Posts Tagged ‘Hasidic’

Political Mother: Bring Earplugs and Irony

Saturday, October 13th, 2012

By Rachel Straus

Hofesh Schechter is a slippery soul. In Political Mother, seen October 11 as part of Brooklyn Academy of Music Next Wave Festival, the Israeli-born choreographer cloaks his earnestness in irony. The 80-minute, 2010 work is structured through a series of blackouts in which 12 dancers and seven musicians evoke the demagoguery in politics, and entertainment.

Photo by Juileta Cervantes

The work pivots on three visions: the rock concert, with the rapper raging into his microphone above supplicants of fans. The military-style drummers, who appear in portals like a set of Kodak negatives, and who drive the dancers into waves of hyperkinetic motion. The tribe, who perform Hasidic-like folk dances, but with an intensity that beckons questions about their sanity. Dressed like prisoners, with arms raised in their air as though they are shackled from above, they not so subtly evoke those who lived in concentration camps.

Despite these visions, what stays in the mind about Politcal Mother are the slick production values and the deafening sound of Schechter’s pounding music.

Repetition is used to drive home Schechter’s theme: whether you are in Nazi Germany, present-day Williamsburg, Brooklyn or watching a James Bond movie (Daniel Craig was in the audience), it’s all the same. Humans behave like drones, they suffer like beasts, and one man will always rise to the top in attempts to control others.

Photo by Julieta Cervantes

So where is Mother in all this antic behavior? She is folk dance. In electric-yellow lights, at the dance’s end, we read the following words, “Where there is pressure, there is folk dance.” For Schechter, folk dance appears to be the universal form of protest against oppression. It’s where Schechter’s creativity and carefully cloaked earnestness lies.

In folk dance, Schechter rejects the current state of high art, opera house dance, the codified vocabulary of ballet, which historically in Western Europe was the sanctified form of dance expression. With folk dance, Schechter taps into populism. He can skirt between visions of the rock concert, the neo-nationalist volk of Leni Riefenstahl’s films (that helped consolidate Hitler’s power), and the zealousness of far-right religious fundamentalists. What’s notable is that these adopted visions are cynical ones. But, nonetheless, with folk vocabulary—the stamping rhythms, the democracy of the circle dance, and the erasure of gender (in Schechter’s use of it)—beats the heart of this Israeli’s artistry. Like a true postmodernist, Schechter isn’t able to openly love the folk dance he loves. He’s a choreographer in a cat’s cradle.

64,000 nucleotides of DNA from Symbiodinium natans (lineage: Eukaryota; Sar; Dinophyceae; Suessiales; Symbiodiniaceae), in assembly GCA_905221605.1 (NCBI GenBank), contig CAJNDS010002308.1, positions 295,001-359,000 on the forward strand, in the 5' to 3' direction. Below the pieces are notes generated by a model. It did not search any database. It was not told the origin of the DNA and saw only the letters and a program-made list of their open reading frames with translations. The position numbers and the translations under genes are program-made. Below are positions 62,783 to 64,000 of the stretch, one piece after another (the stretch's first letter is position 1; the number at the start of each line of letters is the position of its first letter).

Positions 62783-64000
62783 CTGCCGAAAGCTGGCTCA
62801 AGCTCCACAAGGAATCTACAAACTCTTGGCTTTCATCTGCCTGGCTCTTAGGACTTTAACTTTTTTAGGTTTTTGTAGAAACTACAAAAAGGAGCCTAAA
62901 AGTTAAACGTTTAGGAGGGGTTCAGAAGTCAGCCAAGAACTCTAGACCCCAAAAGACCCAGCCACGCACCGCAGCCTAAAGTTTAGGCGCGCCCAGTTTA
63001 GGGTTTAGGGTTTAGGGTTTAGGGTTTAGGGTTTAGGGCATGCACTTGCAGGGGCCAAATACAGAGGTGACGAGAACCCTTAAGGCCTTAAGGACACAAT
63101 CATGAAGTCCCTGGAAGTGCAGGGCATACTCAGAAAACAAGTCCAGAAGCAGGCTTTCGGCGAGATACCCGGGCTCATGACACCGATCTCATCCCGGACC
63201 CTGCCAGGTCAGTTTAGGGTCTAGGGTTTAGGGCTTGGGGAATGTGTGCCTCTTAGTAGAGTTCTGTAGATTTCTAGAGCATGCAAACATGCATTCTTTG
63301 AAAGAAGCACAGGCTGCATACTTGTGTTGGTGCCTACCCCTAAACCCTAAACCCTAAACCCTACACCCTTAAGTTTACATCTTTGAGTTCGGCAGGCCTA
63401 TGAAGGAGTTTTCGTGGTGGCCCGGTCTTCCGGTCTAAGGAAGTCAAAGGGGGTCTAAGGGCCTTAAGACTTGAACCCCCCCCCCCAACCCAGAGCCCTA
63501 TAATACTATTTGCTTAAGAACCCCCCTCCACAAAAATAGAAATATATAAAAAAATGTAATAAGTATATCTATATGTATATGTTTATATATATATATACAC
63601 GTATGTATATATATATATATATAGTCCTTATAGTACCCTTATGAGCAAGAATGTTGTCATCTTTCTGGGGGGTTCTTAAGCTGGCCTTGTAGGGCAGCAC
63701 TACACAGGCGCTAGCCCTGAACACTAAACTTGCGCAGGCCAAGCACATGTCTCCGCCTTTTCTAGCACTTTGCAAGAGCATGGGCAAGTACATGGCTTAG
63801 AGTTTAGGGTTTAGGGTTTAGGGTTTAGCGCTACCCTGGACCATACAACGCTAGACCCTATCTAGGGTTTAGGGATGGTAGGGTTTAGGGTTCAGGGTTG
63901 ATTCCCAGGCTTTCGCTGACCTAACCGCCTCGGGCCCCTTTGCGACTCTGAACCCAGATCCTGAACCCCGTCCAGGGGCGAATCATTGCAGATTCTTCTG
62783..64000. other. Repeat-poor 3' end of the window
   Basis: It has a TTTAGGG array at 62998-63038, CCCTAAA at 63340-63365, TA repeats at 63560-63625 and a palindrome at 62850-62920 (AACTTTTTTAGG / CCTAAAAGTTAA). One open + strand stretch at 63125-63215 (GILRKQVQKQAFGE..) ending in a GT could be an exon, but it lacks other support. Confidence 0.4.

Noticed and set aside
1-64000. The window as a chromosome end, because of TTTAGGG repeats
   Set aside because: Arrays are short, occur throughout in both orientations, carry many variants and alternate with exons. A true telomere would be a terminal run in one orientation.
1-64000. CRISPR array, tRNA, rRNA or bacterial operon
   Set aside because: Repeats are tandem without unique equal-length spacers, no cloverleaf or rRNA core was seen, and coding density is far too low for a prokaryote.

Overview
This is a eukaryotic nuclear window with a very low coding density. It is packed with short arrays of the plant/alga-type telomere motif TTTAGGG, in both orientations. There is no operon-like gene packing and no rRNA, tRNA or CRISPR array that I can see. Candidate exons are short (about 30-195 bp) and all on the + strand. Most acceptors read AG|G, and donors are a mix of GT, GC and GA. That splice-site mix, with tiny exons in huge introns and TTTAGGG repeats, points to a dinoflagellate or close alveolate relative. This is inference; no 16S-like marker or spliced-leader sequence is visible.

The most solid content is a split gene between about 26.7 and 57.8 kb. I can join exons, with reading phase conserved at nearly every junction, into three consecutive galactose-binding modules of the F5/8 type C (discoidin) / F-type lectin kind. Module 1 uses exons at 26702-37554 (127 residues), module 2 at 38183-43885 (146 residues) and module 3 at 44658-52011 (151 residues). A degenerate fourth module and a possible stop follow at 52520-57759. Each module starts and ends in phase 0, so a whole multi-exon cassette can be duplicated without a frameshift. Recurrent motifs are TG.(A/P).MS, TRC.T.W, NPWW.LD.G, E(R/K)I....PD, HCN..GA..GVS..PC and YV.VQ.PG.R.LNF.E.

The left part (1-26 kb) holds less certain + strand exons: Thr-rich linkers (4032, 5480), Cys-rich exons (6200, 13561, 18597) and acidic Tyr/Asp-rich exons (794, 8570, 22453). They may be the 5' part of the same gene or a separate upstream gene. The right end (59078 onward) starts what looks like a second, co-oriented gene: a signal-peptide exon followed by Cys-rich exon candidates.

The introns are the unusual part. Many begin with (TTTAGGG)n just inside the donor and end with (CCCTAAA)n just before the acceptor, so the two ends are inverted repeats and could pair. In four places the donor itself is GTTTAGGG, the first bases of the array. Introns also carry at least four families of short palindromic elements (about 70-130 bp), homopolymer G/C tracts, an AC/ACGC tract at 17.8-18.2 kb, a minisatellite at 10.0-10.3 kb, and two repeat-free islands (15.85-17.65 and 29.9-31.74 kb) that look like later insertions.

Throughout the work, I wondered how Political Mother could possibly end. With the cast going mad, the appearance of a masked gorilla, and two murder attempts by pistol, how could Schechter up the ante? The answer: Cinema technique. Schechter hits the rewind button. In less than five minutes, he gives us snapshots of the dance from end to beginning. Consequently the work opens, and concludes, with a Samurai-like warrior committing hari-kari with a sword that pierces his belly from front to back. Too bad this beginning didn’t get more laughs. Watching one male dancer with dreadlocks grunting and groaning from his self-inflicted wound was not a catharsis. It was a cartoon. Few got it. American audiences are indeed earnest.

Photo by Julieta Cervantes

Nonetheless, neo-folk dance is the wellspring from which many great choreographers (from Leonide Massine to Pina Bausch to Alexi Ratmansky) return for material. It’s a way of bringing concert dance back to the people, back to a human body that isn’t always upright and gloriously assured. In Political Mother, Schechter is on to something. Too bad he isn’t willing to tender his dancing credo with less ironic hyperbole.

In one notable section Schechter interpolates the music of Verdi—and—he leaves the stage empty. Solemnity, he seems to be saying, doesn’t include dance movement. Solemnity is reserved for sound, and in that respect Schechter may end up devoting more of his time to musical composition than to choreography.